I had a pretty great childhood for the most part. When I was seven, I was adopted by my grandparents for the simple fact that my biological mother wanted a better life for me. I was raised in the Mormon religion, and my grandparents always took me on adventures to see the world. They set me on a pedestal to be someone I just wasn’t, which created a lot of tension in my house. I started experiencing abandonment trauma from an early age.
In junior high, I struggled with getting bullied for being a tomboy. Girly things weren’t appealing to me, and I remember constantly feeling like I was born in the wrong body. In high school, I experimented with drugs and alcohol to fill the void of not fitting in and not feeling like I was enough. After high school, I moved out to be on a wildland firefighting crew and studied to become a paramedic. During that time, my drinking got way out of hand, and I ended up doing a lot of things that came with a lot of shame and regret. In 2011, I had my first girlfriend. At the time, it was magical. Things seemed so perfect. But then my entire family found out, and I was disowned by my grandparents. My biological mom said to me, “when I put you up for adoption, I didn’t want you. Now that you’re gay, I sure as hell don’t want you.” Those words haunted me for the next five years as I dove right into alcoholism.
In 2014, I was introduced to meth by a close friend whom I considered family. It filled every void inside my empty soul. Life got good for a while. I was going to school to be a roadway engineer, working for the state of Utah, owning my house, buying a new truck, and having a girlfriend. In my head, the only way of seeing how I deserved all this was because I used. I started using intravenously, and that’s when it all fell apart. I lost it all. I ended up jumping from trap house to trap house and sleeping in my car with my dog, stealing, lying, and cheating to support my habit. In 2017, I moved in with my cousin and tried to get clean. That lasted three days until I found a new hook and a better lifestyle where it was socially acceptable to use. I started bartending at the local gay bar while selling coke and meth out of my cousin’s basement. In 2019, I started working at a strip club, and that’s when I hit my bottom. I was in a very toxic relationship where we both used and were so codependent on the drugs and each other it was just a dumpster fire. I tried committing suicide on June 17, 2019. Luckily, I had a few people supporting me that were there to help check me into a rehab facility on June 26th, 2019.
That is where my recovery started. I did an inpatient treatment for eleven days before getting discharged for breaking boundaries by trying to date a staff member. Who knew? While in treatment, I had a lot of therapy sessions in which I discovered the real authentic me and came out as a transgender man in one of my first AA meetings. The day I left treatment, I knew I wanted to chase recovery more than chasing the drugs and the hustle. I admitted myself into an Intensive Outpatient Program. I found a badass sponsor in a twelve-step fellowship, and I started building my community of recovery and support. I ended up moving into a small sober living house so I could really dive into step work and focus on growing as a person. I made it a goal with my sponsor to one day go out to the East Coast and do outreach by helping those in active addiction know they aren’t alone, and that they matter, and there is a new way of life if they want it. In 2020, I got a job working in a detox treatment center where I could better serve those coming into recovery. I teamed up with another rockstar in recovery to create a nonprofit called Beyond Addiction Mosaic (BAM). I was able to also go back to school during a pandemic to work towards becoming a social worker and drug and alcohol counselor. I met a woman on a social media platform who lived in Maine and after four months of dating, I made the choice to move to the East Coast and to expand BAM in the New England states. I quickly found out East Coast culture is a lot different than Utah’s simple life. That relationship ended, but I feel in my heart that because of it, I could get out to the East Coast, and it was all part of my higher power’s plan.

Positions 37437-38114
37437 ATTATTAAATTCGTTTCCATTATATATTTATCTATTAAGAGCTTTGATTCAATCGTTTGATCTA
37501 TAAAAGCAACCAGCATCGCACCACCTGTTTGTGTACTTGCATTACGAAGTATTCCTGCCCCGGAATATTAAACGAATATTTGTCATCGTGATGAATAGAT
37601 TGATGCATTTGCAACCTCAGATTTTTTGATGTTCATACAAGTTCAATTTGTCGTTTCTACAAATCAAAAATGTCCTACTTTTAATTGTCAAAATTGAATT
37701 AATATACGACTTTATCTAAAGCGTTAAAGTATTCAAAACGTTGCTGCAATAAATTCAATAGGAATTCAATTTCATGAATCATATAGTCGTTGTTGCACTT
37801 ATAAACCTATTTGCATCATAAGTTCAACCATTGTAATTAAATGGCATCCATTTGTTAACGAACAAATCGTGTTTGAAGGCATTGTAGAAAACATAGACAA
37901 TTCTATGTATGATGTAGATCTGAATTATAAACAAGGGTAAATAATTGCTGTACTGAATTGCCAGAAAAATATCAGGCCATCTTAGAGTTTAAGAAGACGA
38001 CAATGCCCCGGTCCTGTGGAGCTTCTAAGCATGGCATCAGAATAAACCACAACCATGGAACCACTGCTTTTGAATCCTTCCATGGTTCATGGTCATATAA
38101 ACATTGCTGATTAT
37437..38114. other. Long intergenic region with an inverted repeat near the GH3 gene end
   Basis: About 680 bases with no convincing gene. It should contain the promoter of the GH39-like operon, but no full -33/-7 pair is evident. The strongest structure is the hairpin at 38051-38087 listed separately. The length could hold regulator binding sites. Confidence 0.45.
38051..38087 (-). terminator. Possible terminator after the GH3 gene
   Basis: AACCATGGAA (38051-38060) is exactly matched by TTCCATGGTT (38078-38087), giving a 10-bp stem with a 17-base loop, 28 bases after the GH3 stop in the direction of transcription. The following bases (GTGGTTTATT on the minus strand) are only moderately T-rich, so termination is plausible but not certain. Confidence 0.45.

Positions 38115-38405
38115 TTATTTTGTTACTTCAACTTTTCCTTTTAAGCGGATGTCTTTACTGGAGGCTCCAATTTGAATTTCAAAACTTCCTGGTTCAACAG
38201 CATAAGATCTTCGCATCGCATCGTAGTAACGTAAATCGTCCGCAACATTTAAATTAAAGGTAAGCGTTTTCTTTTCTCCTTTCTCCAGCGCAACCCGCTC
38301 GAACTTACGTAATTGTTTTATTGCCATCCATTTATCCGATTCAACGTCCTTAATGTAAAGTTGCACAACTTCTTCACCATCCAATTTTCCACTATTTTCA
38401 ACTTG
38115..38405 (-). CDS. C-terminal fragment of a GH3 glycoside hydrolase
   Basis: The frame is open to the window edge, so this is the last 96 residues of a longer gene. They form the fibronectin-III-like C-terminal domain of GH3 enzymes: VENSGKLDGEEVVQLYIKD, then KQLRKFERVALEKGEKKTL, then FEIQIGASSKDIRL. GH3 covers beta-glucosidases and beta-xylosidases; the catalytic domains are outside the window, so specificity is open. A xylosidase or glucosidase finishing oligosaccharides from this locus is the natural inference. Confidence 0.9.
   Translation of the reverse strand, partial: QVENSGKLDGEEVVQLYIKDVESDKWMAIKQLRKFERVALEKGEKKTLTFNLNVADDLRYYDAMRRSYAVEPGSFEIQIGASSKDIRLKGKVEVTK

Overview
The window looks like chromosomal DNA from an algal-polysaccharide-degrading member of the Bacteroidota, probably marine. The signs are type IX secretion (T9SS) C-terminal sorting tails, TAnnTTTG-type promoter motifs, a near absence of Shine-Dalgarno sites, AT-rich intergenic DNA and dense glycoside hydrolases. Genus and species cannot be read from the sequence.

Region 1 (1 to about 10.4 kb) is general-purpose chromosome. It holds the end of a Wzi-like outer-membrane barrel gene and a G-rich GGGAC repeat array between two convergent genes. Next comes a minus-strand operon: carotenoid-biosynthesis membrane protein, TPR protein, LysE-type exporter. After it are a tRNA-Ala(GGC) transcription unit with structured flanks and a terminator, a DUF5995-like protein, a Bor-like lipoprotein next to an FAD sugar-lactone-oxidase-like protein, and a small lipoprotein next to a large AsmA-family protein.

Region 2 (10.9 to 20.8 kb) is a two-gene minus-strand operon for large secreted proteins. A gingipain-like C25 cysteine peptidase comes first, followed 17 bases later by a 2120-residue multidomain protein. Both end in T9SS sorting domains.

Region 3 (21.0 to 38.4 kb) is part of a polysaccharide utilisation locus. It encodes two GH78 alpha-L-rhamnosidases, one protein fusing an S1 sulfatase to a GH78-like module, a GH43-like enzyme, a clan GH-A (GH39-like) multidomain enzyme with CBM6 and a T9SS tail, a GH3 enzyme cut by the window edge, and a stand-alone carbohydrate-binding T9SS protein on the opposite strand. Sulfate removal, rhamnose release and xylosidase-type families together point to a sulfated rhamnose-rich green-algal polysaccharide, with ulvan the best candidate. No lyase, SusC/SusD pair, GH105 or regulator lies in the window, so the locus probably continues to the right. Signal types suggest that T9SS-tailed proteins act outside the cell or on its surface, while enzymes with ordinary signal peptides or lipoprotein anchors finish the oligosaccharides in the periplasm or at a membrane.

BAM New England (BAMNE) has taken off, and we have already done outreach to the people of Boston, Massachusetts and Bangor, Maine. BAMNE has spoken on panels about harm reduction and how to move forward with a solution for substance abuse, while also helping our unsheltered community.
While on the mission of outreach, I was blessed to meet an individual (now my wife) who has the same goals and purpose as me. We are raising three kids, setting examples, and creating a safe place for them to explore their identity and become the people they want to be. I was able to achieve my transition goals by getting on consistent hormone replacement therapy, top surgery, and becoming my most authentic self. Top surgery is a gender affirming surgery where the breast tissues are removed, and the chest is sculpted into a more masculine shape. The nipples are surgically sized down and reattached.
Today my life is beyond anything I could ever imagine. Through recovery, I have made the amends to the people I have harmed; I can build meaningful relationships with people who support my ideas and passions, and I can share my story and give hope to the addict who feels like there is no way out. Today I’m not alone. Today I know my worth, and today I am beyond grateful. Today I am a proud transgender man. I am a sponsee. I am a mentor. I am a member of society. I am a father. I am a husband, and most importantly, I am in recovery. Hi, my name is Kole, and I am an addict.
— Kole T.